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European Union interior ministers have reached a deal to share out 120,000 refugees across the European Union bloc after holding an emergency meeting.

The agreement was reached in Brussels on Tuesday despite fierce opposition from some central and eastern states that deepened rifts over Europe's worst refugee crisis in decades.

French Interior Minister Bernard Cazeneuve said the plan had been approved by a "crushing majority".
"This decision is a testament to the capacity of Europe to take responsibility and progress," he said.

Hungary, the Czech Republic, Romania and Slovakia all voted against the plan to share the intake of refugees, while Finland abstained.

"We will soon realise that the emperor has no clothes. Common sense lost today," Czech Interior Minister Milan Chovanec tweeted after the vote.

Slovak Prime Minister Robert Fico said pushing through the quota system had "nonsensically" caused a deep rift over a highly sensitive issue and that, "as long as I am prime minister", Slovakia would not implement a quota.

Hungary, the EU's toughest anti-immigration government, said it accepted the decision, but questioned its feasibility.

The deal mandates that countries in the EU take a share of thousands of new arrivals of refugees from the Middle East, Asia and Africa, who are currently in front-line EU states, like Greece and Italy.

The ministers were under pressure to reach a deal that could be ratified by EU leaders at a crisis summit on Wednesday, but in a rare step for a bloc that it is keen to show a united front, the agreement was by a majority vote instead of unanimity.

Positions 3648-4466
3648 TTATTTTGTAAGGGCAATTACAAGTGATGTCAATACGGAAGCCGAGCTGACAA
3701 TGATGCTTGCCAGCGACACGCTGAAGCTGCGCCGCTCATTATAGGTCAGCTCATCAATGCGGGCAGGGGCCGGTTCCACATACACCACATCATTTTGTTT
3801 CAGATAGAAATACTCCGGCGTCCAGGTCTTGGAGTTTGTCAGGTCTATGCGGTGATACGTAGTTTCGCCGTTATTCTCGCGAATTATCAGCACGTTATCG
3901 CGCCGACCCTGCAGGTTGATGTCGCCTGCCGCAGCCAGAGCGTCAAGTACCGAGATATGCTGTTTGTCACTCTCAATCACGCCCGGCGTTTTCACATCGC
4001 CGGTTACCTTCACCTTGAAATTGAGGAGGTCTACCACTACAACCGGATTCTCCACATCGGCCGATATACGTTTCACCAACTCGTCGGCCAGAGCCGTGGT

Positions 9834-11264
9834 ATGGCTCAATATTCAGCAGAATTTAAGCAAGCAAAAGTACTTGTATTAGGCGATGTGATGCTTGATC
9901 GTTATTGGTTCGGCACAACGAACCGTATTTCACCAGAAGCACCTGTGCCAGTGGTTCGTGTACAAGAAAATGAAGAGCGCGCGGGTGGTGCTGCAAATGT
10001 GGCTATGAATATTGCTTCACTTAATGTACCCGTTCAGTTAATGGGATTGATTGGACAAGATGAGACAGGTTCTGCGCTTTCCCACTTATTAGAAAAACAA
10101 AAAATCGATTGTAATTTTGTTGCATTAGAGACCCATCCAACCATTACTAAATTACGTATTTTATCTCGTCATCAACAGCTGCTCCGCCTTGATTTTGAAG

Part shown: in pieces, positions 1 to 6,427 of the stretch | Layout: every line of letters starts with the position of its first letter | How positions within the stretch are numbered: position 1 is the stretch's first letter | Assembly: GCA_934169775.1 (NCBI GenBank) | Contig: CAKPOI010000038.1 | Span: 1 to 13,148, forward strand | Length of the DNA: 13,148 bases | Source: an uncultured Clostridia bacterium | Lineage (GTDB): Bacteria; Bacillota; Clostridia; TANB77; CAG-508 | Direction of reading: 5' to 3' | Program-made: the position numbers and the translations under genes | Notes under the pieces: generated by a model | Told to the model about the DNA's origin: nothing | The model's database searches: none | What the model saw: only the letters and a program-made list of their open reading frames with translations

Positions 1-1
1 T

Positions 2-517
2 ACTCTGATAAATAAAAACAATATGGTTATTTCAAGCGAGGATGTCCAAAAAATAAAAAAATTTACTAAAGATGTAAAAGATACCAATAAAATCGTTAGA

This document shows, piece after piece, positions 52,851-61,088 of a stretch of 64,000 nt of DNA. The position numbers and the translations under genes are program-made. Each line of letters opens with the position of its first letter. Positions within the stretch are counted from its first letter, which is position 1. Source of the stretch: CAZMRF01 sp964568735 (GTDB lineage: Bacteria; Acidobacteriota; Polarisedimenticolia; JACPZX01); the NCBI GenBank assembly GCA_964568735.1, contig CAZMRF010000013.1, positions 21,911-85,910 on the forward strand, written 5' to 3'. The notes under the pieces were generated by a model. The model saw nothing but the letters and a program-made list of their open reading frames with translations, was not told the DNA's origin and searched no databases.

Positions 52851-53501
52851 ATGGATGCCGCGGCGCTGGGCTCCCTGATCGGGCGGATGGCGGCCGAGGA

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Officials said the relocation deal covered 66,000 refugees, who would be moved from Greece and Italy, plus another 54,000, who had previously been earmarked to be relocated from Hungary - before it refused to back the plan.

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The opposition from the countries voting "no" has less to do with the numbers of refugees involved and more to do with the feeling that they are being bullied by Germany and Brussels, said Al Jazeera's Jacky Rowland, reporting from the EU headquarters.

"The European Commission says it will enforce the quotas but hasn't said exactly how it intends to do that."

The agreement came two days after Hungary gave its army and police sweeping new powers to keep refugees out, as the country's Prime Minister Viktor Orban warned that Europe was being "overrun".

Meanwhile, a Human Rights Watch report released on Monday accused the police in Macedonia of violence and ill-treatment of refugees streaming into the country from Greece on their way to northern Europe. 

In Hungary, new legislation allowed the army on Monday to use coercive weapons designed to cause bodily harm, although in a non-lethal way, "unless it cannot be avoided".

The police, meanwhile, will be able to enter private homes for the purpose of carrying out a search for refugees who entered the country illegally, among other new powers.

Source: Al Jazeera and agencies